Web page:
CU President Emeritus John Buechner shared a personal eleventh commandment with UCCS alumni Saturday, a summary of lessons learned in a 34 year CU career and as an elected official.
“Thou shalt not wing it,” Buechner said to a crowd of 50 gathered at the Lodge for the Fourth Annual Alumni Lecture.
In between recounting his first trip to the Cragmor Extension Campus in 1963, as UCCS was then known, Buechner shared insight into how to effectively network and to represent both yourself and your organization in social situations.
“If you are trying to influence people within your own organization or outside it – say the members of the Legislature – you cannot afford to wing it,” Buechner said. “You must be conscious in how you present yourself.”
Buechner shared tips that ranged from how to circulate in a room to dietary and beverage recommendations.
“Many times I stopped at McDonalds on the way home from a social event,” Buechner said. “If you go to a function, you don’t go to eat and certainly not to drink. You go to represent your organization.”
Details of Buechner’s 11th Commandment include
- When circulating in a room, move counter-clockwise in small circles with the goal of meeting or conversing with each person twice.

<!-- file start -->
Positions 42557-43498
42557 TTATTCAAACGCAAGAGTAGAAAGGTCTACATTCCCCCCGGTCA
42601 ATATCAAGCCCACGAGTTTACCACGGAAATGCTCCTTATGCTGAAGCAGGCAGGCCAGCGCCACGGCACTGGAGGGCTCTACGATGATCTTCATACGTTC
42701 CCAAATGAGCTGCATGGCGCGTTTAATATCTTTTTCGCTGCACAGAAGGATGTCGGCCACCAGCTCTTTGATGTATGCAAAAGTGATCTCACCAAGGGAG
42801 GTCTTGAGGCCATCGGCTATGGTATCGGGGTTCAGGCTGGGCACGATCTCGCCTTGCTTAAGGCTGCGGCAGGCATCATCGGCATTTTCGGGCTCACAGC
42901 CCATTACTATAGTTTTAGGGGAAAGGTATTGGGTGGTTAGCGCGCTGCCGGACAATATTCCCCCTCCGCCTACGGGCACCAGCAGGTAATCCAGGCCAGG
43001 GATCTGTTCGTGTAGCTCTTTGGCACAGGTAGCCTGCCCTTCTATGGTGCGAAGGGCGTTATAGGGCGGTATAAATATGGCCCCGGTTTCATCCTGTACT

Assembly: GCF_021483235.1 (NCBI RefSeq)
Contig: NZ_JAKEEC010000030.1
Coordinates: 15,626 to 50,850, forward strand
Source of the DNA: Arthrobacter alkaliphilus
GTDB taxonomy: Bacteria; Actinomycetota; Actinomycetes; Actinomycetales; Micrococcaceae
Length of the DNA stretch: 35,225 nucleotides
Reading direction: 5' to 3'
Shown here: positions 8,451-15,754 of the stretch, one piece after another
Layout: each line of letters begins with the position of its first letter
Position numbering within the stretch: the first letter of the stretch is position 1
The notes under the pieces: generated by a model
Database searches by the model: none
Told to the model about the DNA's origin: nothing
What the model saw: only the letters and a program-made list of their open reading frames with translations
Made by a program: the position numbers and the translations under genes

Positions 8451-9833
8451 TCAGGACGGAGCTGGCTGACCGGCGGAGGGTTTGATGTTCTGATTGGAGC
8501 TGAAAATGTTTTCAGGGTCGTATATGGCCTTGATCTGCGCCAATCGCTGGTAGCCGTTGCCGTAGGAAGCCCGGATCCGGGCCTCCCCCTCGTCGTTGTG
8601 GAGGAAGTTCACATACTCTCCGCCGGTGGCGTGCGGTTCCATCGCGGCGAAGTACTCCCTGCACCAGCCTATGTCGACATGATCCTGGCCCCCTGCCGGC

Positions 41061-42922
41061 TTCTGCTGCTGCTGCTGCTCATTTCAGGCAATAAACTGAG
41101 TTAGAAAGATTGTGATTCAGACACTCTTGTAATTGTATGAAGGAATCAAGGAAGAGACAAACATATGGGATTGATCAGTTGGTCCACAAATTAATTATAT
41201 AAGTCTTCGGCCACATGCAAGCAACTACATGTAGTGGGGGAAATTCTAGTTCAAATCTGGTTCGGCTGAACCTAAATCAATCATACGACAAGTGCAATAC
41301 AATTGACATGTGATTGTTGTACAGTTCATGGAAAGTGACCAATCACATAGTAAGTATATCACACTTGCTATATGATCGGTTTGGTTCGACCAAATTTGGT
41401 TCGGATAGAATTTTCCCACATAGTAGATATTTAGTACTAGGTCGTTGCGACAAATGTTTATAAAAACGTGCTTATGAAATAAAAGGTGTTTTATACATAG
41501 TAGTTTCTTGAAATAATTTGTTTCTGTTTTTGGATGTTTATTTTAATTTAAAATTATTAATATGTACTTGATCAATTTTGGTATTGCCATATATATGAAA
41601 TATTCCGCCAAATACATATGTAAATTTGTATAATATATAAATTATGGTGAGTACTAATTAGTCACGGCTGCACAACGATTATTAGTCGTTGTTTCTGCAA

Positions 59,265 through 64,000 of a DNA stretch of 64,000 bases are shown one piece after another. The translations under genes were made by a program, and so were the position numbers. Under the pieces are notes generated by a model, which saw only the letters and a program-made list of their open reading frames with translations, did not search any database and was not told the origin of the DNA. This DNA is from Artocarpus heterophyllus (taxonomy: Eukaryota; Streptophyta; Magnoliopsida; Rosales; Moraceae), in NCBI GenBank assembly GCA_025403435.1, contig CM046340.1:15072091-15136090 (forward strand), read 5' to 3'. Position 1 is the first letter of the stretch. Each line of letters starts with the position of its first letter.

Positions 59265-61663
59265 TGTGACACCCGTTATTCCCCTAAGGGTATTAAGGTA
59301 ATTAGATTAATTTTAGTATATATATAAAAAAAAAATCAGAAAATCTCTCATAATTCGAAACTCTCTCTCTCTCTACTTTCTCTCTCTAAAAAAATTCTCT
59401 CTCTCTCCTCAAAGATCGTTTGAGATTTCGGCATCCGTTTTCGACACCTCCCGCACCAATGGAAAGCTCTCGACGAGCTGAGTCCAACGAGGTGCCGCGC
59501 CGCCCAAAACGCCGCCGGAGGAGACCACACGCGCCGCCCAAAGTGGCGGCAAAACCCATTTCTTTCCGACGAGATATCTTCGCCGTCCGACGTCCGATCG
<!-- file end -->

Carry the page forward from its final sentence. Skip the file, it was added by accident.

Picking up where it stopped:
- To aid in remembering names, visualize a stranger’s name on his or her left shoulder and think of someone you already know who shares the same name.
- Be an attentive listener.
- Accept a business card if it is offered but don’t initiate the exchange of cards.
- Don’t have a drink in your hand at an event. No one likes a wet handshake.
- When in business meetings, sit at the left hand of the meeting convener and take notes.
- Polish your shoes.
Buechner served as CU’s president from Nov. 1995 to May 2000. Prior to his appointment, he served as chancellor of the University of Colorado Denver campus and as a faculty member at CU Boulder. He is fellow of the National Academy of Public Administration, serves as a member of the Lafayette City Council, and previously was a member of the Colorado House of Representatives, mayor of Boulder and member of the Boulder City Council.
He has written and co-authored four books, as well as numerous monographs and articles on topics relating to leadership, public administration and politics.
— Photos by Tom Hutton, University Advancement